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NATO Comprehensive Approach

This LibGuide is intended to provide a few starting points to assist you with your research on issues related to the comprehensive approach; in particular, in the NATO context.

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What is the comprehensive approach? Literature on this topic seems to suggest that there does not appear to be a common definition. The paper, "The Comprehensive Approach to Civil-Military Crisis Management : A Critical Analysis and Perspective" (2010) by Dr. Cécile Wendling provides an analysis of how this concept is perceived by different international organizations such as NATO, the EU, OSCE, etc. 

The comprehensive approach appears to be a global concept that is often associated with civil-military cooperation; however, it goes beyond the existing NATO doctrine on enhanced civil-military cooperation (CIMIC). Furthermore, it is often mentioned in conjunction with counterinsurgency, Provincial Reconstruction Teams (PRT-Afghanistan), peace operations, stability operations and crisis management. 

According to NATO's Topic Page on the Comprehensive approach to crises:

"NATO’s new Strategic Concept, adopted at the Lisbon Summit in November 2010, underlines that lessons learned from NATO operations show that effective crisis management calls for a comprehensive approach involving political, civilian and military instruments. Military means, although essential, are not enough on their own to meet the many complex challenges to Euro-Atlantic and international security. Allied leaders agreed at Lisbon to enhance NATO’s contribution to a comprehensive approach to crisis management as part of the international community’s effort and to improve NATO’s ability to contribute to stabilzation and reconstruction."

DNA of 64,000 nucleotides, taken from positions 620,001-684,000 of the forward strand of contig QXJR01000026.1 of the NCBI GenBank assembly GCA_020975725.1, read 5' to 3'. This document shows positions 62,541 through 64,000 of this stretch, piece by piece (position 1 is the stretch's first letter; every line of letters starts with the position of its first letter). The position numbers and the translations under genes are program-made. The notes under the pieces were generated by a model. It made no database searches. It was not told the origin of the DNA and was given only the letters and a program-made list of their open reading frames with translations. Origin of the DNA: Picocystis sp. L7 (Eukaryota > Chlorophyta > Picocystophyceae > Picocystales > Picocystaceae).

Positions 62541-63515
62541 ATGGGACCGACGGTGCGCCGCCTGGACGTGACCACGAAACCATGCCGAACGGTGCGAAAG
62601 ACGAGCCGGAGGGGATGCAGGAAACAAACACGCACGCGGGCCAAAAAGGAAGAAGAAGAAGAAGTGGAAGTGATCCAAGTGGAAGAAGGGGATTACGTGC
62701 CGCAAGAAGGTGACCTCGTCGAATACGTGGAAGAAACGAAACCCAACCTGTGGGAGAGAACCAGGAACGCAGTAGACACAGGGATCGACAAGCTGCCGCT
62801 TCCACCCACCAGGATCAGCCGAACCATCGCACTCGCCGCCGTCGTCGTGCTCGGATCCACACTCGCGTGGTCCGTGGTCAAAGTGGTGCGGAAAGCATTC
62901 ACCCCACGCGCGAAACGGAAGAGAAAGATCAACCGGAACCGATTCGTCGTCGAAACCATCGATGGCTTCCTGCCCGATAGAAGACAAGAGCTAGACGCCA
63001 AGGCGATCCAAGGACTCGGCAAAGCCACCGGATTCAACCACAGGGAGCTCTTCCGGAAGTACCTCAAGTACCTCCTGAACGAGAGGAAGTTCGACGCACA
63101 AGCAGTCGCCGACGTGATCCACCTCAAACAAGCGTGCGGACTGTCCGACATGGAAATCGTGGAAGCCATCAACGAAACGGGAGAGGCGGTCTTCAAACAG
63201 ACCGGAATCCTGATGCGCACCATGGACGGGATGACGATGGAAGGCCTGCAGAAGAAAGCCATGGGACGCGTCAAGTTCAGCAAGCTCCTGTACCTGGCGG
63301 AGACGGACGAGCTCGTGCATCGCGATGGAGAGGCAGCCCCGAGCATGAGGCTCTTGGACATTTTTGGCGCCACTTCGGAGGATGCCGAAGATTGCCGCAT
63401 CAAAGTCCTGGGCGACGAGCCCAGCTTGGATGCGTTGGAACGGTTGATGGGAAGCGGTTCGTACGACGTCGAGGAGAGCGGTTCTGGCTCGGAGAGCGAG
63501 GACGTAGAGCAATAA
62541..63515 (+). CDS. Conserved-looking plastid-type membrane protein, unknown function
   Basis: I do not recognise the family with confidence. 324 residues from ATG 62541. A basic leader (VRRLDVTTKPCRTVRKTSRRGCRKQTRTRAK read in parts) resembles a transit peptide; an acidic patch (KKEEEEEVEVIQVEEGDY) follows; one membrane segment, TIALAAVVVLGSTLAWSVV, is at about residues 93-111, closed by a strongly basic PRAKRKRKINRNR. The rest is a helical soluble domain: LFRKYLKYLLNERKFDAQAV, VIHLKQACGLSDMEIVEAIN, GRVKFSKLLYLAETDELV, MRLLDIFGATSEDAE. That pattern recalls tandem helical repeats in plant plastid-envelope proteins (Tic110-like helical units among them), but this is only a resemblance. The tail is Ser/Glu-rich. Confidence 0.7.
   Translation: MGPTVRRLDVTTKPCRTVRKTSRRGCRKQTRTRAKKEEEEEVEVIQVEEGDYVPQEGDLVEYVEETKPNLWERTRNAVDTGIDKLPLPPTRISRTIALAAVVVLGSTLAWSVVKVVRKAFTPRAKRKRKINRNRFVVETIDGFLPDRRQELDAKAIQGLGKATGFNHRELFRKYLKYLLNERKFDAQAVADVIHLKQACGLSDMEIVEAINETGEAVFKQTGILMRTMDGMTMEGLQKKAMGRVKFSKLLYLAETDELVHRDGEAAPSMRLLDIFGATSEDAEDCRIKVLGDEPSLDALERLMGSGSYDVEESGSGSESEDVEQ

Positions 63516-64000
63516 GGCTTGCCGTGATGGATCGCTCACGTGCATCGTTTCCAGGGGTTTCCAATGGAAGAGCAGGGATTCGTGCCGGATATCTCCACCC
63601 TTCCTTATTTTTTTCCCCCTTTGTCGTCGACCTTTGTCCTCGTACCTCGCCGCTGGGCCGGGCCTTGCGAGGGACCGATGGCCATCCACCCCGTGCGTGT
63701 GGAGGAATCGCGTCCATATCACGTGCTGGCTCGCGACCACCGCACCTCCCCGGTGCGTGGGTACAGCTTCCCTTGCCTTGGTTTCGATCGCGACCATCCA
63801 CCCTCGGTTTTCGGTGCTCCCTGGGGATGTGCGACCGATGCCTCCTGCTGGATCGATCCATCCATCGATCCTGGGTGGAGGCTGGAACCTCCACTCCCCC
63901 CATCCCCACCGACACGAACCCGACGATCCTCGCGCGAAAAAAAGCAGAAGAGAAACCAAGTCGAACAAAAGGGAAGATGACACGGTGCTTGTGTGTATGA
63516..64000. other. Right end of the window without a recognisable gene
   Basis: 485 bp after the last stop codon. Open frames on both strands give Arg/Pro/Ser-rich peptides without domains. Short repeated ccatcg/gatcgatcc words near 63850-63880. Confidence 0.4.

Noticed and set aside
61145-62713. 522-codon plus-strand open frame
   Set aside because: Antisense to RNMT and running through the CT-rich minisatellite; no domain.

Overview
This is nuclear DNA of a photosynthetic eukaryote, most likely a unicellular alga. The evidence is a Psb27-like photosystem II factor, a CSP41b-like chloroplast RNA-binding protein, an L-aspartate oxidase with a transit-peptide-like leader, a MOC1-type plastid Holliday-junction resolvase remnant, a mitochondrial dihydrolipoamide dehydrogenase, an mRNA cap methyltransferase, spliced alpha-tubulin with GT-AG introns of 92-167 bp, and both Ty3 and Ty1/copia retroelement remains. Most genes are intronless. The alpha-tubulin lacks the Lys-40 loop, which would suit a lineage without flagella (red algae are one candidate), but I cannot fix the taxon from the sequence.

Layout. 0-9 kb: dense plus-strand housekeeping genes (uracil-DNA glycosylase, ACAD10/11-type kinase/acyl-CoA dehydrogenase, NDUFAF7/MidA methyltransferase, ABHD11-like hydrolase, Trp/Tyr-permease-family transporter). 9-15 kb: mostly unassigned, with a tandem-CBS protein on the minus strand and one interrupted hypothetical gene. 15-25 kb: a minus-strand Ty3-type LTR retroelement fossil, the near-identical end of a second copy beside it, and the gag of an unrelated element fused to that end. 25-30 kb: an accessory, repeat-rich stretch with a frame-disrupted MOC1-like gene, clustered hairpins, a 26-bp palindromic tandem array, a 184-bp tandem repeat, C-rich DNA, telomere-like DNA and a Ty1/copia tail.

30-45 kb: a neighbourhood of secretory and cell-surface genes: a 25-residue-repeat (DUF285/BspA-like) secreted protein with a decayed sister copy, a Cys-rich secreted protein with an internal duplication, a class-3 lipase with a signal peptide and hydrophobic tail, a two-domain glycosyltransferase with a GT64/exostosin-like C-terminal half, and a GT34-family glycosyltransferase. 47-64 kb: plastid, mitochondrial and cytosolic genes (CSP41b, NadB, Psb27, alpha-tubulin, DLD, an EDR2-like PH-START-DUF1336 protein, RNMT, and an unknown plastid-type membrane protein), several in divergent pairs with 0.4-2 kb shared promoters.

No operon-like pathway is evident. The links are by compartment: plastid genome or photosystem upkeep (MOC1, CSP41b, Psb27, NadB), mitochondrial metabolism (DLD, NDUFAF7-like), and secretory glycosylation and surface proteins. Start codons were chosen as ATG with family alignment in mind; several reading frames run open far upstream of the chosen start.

There are three goals to NATO’s contribution to a comprehensive approach (Source: Allied Joint Publication (AJP)-01 Edition E, Version 1, ALLIED JOINT DOCTRINE (28 February 2017):

a. Improve the coherent application of the Alliance’s own crisis management instruments, including its military and political planning procedures.
b. Improve the Alliance’s practical cooperation at all levels with partners, the UN and other relevant international organizations, governmental and non - governmental organizations (NGOs), contractors, commercial partners and local actors when planning and conducting operations.
c. Enhance the Alliance’s ability to support stabilization and reconstruction (S&R) efforts in all phases of a conflict in concert with other actors.